5 Ways to Make Your Pool Project More Affordable in 2020
Okay, so the economy is back on track and everyone seems to be flourishing. This doesn't change the fact that just about every pool shopper has a budget. As a pool guy, I get this. And that's what this article is all about.
I've personally assisted over 1200 people in their inground pool purchase. The concept of meeting a budget but also being happy with one's decisions can be a fine balance.
To start you off, our cost and pricing guide for inground swimming pools compares the pricing for concrete, vinyl liner, and fiberglass pools.
On top of that, I have 5 suggestions for how you can stay within your pool budget.
How to save money with your swimming pool purchase in 2020
- Wait on the heater
- Add more patio later
- Size isn't everything
- Plumb for the slide or water feature
- Install the cover at the end of the season
1. Wait on the Heater
A heater is the most common option I've seen homeowners add over the years after having bought their pool.
Adding a heater after having owned the swimming pool a season or more can be a great idea because pool owners can get a true gauge on just how much they need a heater, as well as what type of heater will suit them best.
For example, most of our heater customers get heat pumps instead of a gas or propane heater. But they come in two options: with and without chillers. (A chiller is a component that will cool the water as well.)
After having owned a pool for a period of time, most people can determine which one of the two types of heat pumps is the better fit for their needs. Also, because heat pumps cost $4,000 or more, such a wait can save quite a bit of money initially.
2. Add More Patio Later
In most cases, the most expensive option of a swimming pool project is the patio. This is why, when someone is on a very strict budget, getting only 3' of a concrete apron initially and then adding additional patio later is a great idea.
When adding patio later, pavers tend to be the best option as they integrate well with older patio structures and offer unlimited flexibility.
3. Size Isn't Everything
I've seen this over and over again. People (Dads in most cases) can get so caught up in the size of the pool that they end up not being able to afford the swimming pool at all.
Such logic makes little sense considering most parents are getting the pool for their kids, and as we all know, children will use a swimming pool for hours upon hours no matter what size it is.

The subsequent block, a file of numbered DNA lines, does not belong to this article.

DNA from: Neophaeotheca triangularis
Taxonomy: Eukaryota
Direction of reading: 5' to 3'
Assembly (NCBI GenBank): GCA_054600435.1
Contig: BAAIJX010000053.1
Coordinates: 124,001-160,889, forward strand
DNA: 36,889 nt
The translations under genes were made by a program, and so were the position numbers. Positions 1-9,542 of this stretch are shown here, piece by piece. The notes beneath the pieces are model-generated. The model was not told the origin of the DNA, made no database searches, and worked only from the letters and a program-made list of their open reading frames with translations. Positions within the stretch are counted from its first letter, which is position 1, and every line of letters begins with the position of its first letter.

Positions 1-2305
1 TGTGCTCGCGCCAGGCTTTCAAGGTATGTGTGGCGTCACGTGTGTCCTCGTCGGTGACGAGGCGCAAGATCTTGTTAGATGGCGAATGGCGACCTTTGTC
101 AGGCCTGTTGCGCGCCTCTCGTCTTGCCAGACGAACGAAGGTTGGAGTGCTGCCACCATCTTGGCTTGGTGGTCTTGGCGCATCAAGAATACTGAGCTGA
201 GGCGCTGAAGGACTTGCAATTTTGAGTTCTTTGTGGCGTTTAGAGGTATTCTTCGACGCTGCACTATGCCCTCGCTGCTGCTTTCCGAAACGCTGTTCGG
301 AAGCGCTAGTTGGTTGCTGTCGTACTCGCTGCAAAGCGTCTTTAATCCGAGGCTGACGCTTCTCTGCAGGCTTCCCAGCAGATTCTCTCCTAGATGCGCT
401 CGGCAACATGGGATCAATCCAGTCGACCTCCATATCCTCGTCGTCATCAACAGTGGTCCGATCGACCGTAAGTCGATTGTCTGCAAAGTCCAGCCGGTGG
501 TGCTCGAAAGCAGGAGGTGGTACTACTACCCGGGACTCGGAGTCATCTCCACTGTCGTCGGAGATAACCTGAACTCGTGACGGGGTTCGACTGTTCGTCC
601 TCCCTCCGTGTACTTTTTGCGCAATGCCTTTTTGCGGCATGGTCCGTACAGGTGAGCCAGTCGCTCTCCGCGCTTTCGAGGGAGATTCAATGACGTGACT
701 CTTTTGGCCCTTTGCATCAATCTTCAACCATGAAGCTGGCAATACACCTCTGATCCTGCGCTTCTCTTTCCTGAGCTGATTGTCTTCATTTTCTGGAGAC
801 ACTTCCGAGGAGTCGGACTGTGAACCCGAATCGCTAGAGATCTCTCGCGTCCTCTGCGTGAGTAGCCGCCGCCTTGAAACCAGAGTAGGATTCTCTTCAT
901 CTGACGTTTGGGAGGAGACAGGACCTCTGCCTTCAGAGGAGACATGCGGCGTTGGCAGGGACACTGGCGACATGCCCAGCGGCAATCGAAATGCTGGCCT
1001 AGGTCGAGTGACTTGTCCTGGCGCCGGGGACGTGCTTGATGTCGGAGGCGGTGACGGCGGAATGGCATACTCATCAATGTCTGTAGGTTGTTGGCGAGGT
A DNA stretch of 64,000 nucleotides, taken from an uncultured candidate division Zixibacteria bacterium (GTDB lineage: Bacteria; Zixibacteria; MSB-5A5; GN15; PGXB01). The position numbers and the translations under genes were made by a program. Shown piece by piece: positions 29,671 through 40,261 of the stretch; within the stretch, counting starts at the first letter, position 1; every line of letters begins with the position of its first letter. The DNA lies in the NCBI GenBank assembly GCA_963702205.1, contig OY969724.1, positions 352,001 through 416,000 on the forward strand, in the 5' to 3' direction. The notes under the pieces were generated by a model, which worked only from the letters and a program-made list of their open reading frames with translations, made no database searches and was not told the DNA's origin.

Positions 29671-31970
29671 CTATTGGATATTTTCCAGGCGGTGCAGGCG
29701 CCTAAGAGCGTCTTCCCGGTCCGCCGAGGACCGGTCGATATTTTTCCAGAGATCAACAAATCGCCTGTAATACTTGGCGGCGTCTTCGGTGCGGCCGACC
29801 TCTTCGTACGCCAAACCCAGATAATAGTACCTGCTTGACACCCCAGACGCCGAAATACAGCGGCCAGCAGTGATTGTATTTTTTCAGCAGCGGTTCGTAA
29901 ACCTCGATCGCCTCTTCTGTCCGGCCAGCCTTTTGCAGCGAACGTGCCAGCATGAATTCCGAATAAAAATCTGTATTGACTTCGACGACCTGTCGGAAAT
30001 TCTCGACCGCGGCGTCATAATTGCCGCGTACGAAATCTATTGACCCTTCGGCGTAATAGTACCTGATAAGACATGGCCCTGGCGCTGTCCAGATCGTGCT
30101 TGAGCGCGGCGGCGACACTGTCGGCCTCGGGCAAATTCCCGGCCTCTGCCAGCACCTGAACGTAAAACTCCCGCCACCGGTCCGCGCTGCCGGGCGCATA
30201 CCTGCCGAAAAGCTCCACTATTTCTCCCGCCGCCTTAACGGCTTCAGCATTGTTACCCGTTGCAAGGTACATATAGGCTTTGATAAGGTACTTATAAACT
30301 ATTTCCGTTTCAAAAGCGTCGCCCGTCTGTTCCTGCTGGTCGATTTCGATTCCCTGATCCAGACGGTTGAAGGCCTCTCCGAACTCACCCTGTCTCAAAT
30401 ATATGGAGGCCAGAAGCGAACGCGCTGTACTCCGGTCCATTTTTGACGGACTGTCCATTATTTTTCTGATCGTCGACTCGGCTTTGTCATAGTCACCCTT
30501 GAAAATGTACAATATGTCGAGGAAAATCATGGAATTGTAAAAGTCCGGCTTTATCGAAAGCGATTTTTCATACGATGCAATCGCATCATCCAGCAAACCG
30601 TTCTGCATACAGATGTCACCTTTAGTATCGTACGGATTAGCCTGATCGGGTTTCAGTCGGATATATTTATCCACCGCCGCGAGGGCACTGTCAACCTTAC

4. Plumb for the Slide or Water Feature
Just like adding a heater later, slides and water features are easy to add to a pool down the road as long as the plumbing for these units is done during the pool's construction.
Adding such options makes a lot of sense for those persons on a budget because a slide alone will usually cost $2,000 or higher installed. Same with certain water features.
By having the forethought to install simple plumbing at the beginning of the project, pool owners can save thousands initially while enjoying the water feature or slide they always dreamed of down the road.
5. Install the Cover at the End of the Season
This mainly applies to persons who purchase security covers (the ones that look like a trampoline).
Because many people have their pool installed during the first part of the year, it makes sense in some cases to wait until the end of the season to have their security cover installed, as there is no use for the cover during the summer months.
Considering that most security style covers cost over $1,000 installed, this expense can be delayed 3–7 months in most cases.
Although there are many more ways to make your pool project more affordable and budget friendly, this article hopefully has given you some helpful pointers in the right direction.
To close, I want to reiterate one other point that I've made in other blog posts regarding pools, wants, and budgets.
Which would your children prefer to enjoy: a simplistic pool in the back yard or a dream pool that's in your head?
As always, happy swimming, and don't forget to subscribe to the blog to receive future articles just like this one.
Questions? Comments? We'd love to hear your thoughts!
Editor's note: This blog article was updated on January 30, 2019.